by Garrett Hardin
"Synopsis: Hardin taught biology at UC Santa Barbara. Like many classics, this article is more often cited than read. The exposition of the commons problem isn’t new, but Hardin's approaches to solving the problem are insightful, if somewhat disturbing.
Hardin discusses a class of "problems with no technical solutions," focusing on over-population and other common-property resource depletion problems. He provides a clear reiteration of the Malthusian argument that a finite resource base necessarily implies a limit on human population, and then discusses some implications of this.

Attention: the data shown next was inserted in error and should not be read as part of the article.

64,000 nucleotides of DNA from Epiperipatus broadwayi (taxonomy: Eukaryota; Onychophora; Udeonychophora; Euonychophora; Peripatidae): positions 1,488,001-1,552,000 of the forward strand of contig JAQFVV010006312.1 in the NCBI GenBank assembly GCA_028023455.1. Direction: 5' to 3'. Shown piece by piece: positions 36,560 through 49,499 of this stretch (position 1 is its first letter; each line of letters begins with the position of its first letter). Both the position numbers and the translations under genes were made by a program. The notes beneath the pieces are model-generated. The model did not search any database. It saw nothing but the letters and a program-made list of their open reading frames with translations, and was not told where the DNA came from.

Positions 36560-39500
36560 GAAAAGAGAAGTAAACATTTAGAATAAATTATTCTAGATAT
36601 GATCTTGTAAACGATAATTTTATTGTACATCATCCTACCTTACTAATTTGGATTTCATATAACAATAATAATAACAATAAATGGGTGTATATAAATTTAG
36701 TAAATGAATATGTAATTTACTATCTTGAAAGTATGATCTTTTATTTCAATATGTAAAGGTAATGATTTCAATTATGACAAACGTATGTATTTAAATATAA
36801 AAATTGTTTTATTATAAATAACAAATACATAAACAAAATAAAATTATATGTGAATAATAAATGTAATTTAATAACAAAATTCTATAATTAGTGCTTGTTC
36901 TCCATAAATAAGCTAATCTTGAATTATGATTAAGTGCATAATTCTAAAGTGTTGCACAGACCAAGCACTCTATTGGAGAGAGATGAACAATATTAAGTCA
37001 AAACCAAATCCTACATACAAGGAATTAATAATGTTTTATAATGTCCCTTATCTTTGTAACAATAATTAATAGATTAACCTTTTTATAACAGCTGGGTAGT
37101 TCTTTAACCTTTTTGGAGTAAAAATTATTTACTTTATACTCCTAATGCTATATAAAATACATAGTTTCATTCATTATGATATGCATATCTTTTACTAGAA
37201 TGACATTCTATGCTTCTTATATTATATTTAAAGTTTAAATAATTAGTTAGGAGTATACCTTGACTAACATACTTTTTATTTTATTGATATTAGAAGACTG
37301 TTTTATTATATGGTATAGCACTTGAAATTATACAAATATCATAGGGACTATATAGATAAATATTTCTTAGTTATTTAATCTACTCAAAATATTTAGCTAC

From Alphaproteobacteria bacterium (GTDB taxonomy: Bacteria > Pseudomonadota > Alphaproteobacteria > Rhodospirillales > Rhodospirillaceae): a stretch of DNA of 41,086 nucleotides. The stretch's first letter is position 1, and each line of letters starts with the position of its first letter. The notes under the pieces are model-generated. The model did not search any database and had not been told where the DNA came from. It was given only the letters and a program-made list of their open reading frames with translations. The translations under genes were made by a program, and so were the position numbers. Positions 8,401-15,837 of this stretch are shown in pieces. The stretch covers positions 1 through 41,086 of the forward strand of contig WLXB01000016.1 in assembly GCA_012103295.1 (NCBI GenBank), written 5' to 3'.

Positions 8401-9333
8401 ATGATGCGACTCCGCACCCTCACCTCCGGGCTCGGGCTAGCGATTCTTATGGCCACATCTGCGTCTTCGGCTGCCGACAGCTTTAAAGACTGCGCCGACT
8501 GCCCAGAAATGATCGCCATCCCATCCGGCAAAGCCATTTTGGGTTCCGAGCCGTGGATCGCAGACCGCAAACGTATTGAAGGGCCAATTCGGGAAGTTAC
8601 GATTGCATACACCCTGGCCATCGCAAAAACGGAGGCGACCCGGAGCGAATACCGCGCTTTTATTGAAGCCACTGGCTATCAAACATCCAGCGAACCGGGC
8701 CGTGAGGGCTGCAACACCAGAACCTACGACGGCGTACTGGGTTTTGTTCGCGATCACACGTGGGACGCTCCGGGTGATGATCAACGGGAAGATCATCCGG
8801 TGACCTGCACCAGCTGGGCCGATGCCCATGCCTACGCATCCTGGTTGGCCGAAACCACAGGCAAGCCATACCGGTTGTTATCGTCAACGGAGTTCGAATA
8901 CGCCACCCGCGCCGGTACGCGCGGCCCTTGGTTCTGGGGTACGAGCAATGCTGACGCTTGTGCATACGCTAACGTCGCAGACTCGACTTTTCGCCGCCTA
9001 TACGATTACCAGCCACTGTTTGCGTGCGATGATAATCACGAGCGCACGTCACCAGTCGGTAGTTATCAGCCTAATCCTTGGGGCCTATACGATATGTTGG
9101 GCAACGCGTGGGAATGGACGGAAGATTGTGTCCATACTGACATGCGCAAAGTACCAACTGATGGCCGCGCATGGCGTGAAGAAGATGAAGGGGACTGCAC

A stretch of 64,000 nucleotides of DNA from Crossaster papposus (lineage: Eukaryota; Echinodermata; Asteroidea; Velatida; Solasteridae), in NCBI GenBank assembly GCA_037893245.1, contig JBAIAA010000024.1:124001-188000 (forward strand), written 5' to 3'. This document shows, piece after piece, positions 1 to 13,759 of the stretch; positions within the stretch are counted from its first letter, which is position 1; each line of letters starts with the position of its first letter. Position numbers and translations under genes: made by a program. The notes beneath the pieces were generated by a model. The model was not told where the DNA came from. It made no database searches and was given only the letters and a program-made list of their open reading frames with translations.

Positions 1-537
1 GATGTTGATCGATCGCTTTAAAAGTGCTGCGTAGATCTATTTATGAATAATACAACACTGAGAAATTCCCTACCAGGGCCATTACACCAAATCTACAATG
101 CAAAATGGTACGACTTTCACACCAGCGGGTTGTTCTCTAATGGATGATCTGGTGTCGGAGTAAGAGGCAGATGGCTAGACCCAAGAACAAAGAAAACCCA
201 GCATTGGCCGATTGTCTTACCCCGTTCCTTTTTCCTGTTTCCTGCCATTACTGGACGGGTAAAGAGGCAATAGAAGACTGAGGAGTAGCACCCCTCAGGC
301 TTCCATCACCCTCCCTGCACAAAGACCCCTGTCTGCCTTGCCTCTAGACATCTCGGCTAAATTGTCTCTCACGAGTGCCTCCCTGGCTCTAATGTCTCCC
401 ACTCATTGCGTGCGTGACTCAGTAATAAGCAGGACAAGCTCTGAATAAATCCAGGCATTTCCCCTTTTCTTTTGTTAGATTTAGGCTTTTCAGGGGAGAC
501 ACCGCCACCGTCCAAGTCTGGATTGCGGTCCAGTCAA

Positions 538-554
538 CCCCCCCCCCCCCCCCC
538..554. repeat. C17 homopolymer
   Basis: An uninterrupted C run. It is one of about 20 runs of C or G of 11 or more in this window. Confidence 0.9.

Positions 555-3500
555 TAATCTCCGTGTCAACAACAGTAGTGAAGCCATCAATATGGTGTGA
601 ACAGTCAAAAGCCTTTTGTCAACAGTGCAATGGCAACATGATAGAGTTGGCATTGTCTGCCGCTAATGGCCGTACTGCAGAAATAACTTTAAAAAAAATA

Hardin dismisses Jeremy Bentham’s utilitarian goal of "the greatest good for the greatest number" as illogical and physically impossible. Principles of laissez-faire, articulated in Adam Smith's description of free markets in which self-serving individuals "are led by an invisible hand to promote…the public interest," won’t save us from the tragedy of the commons. "We need to examine our individual freedoms to see which ones are defensible."
Full synopsis is here:
Freely download “The Tragedy of the Commons”, by Garrett Hardin, here: